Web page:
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In the latest in a series of blogs on inquest law, Ali Cloak considers why Coroners ought to hold Pre-Inquest Review hearings and what the bereaved family can expect.
By Ali Cloak
I have written previously about the circumstances in which a Coroner should open an Inquest following a death. A Pre-Inquest Review (PIR) is a hearing before the Coroner where plans are made for the inquest hearing itself. The PIR hearing is primarily for ‘housekeeping’ matters, with a view to ensuring that the inquest hearing runs as smoothly as possible.
In a complicated inquest there may be benefit in holding a number of Pre-Inquest Review hearings before the inquest takes place.
Pre-Inquest Review hearings were only formally recognised in July 2013 with the introduction of the Coroner’s (Inquest) Rules 2013. Prior to this there was much inconsistency throughout England and Wales, with some Coroners holding PIR hearings frequently and others not at all.
Typical issues considered at a PIR include:
– Determining the list of ‘interested persons’;
– Proposing a list of witnesses, specifying who are anticipated to give evidence in person and whose statement might be read;
– The scope of the evidence and the issues to be considered;
– Whether a jury is required or, in circumstances where the Coroner can choose whether or not to have a jury, whether one is desirable;
– How long the hearing is likely to last and when it can be held;
– Whether there is a need for any expert opinion evidence’
– Whether an agreed bundle of documents will be used and, if so, who will prepare and paginate them;
– Other practical arrangements such as how video or audio material will be played, whether video conferencing is required for any witnesses who are abroad, or whether additional security is required or whether an interpreter is needed for any witnesses or interested persons.
The rationale behind a Coroner holding a Pre-Inquest Review hearing is that it allows for more effective case management. This ensures that the final inquest runs smoothly and with minimal delays, which is of vital importance, especially to the family of the deceased. It also provides an opportunity to collate all relevant evidence, including conducting further investigations, in good time so that interested persons are able to consider the evidence fully.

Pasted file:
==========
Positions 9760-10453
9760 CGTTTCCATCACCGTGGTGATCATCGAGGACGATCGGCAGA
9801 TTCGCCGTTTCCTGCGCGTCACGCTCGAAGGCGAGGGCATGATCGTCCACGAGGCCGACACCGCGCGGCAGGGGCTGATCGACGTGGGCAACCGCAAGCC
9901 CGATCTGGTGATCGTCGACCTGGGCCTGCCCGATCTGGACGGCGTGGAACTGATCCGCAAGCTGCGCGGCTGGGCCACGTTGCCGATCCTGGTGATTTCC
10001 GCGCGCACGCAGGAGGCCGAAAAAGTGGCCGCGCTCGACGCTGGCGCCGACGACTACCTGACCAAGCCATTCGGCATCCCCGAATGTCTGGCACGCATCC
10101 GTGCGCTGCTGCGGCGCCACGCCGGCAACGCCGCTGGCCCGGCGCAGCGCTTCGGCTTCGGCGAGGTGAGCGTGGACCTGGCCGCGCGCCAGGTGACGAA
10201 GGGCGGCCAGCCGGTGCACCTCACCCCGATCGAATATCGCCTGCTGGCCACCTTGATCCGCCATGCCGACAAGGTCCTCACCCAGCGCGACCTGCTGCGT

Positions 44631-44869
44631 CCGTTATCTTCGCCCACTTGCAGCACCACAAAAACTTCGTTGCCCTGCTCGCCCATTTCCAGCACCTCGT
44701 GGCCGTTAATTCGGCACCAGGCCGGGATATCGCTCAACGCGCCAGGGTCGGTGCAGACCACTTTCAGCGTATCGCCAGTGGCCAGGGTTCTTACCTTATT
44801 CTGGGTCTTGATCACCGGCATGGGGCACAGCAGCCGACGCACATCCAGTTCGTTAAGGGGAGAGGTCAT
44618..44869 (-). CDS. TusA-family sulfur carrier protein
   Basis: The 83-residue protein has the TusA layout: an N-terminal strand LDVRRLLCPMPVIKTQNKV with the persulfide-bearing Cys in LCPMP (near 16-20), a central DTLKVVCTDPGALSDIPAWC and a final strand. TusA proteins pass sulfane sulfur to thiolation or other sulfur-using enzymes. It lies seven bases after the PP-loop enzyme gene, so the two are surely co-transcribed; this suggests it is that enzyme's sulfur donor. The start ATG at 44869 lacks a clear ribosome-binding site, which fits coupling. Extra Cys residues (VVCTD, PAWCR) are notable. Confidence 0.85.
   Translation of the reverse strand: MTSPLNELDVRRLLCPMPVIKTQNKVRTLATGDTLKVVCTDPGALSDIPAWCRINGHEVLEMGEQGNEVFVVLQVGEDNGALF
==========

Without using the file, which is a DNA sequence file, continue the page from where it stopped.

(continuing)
The Chief Coroner, HHJ Thornton QC, was appointed to oversee the implementation of the new rules, which were intended to ensure greater consistency and to streamline the inquest process. He has stressed the importance of Coroners considering whether a PIR would be of benefit. Whilst not generally necessary in inquests which are likely to be very short or which only deal with uncomplicated, uncontroversial deaths, the Chief Coroner recognised that a PIR can be of great assistance in saving time and cost down the line. A lack of planning at the outset can lead to an inquest being adjourned, potentially after a wait of many months, for example where insufficient time has been allowed for the inquest hearing or where key witnesses had not been identified in sufficient time to enable them to attend and such adjournments and delays can be distressing for all those involved.
In the case of Brown v HM Coroner for Norfolk and Chief Constable of Norfolk (2014), the Chief Coroner set out the following guidance for Coroners to make the most of their entitlement to hold a PIR prior to an inquest:
– A Coroner should ensure that all interested persons have sufficient notice of the issues that are to be discussed at a PIR, generally with the use of a written agenda circulated in advance.
– The Coroner should ensure that interested persons have disclosure of any relevant statements/documents in advance of the hearing so that their content can inform submissions put forward at the PIR. If documents are not available prior to the Pre-Inquest Review hearing then it can be agreed what steps ought to be taken and by when.
– The Chief Coroner has also stressed the importance of the Coroners not giving any impression of predetermining the conclusion of an inquest hearing and to appear impartial at all times. Whilst the Coroner may be familiar with those acting on behalf of a hospital or police constabulary in the local area they should take care not to appear too familiar. HHJ Thornton QC reiterated that Coroners should only write letters or emails in the course of their work which would stand the test of looking unbiased and fair if read out during litigation.
If you have legal representation then your solicitor will attend the Pre-Inquest Review hearing to make submissions on your behalf. Whilst it is not essential that the family of the deceased attend, my experience is that family members often find it helpful as an introduction to the Coroner’s Court in advance of the full inquest hearing. It can be a useful opportunity to meet the Coroner, the Coroner’s Officer and to become familiar with the Court where the inquest will take place.
If you are unable to attend the PIR, or do not wish to, then your solicitor would take detailed instructions from you prior to the hearing and would speak to you after the hearing to discuss what happened.
If you have been advised that an Inquest will be held following the death of a loved one and would like further advice then please feel free to contact me.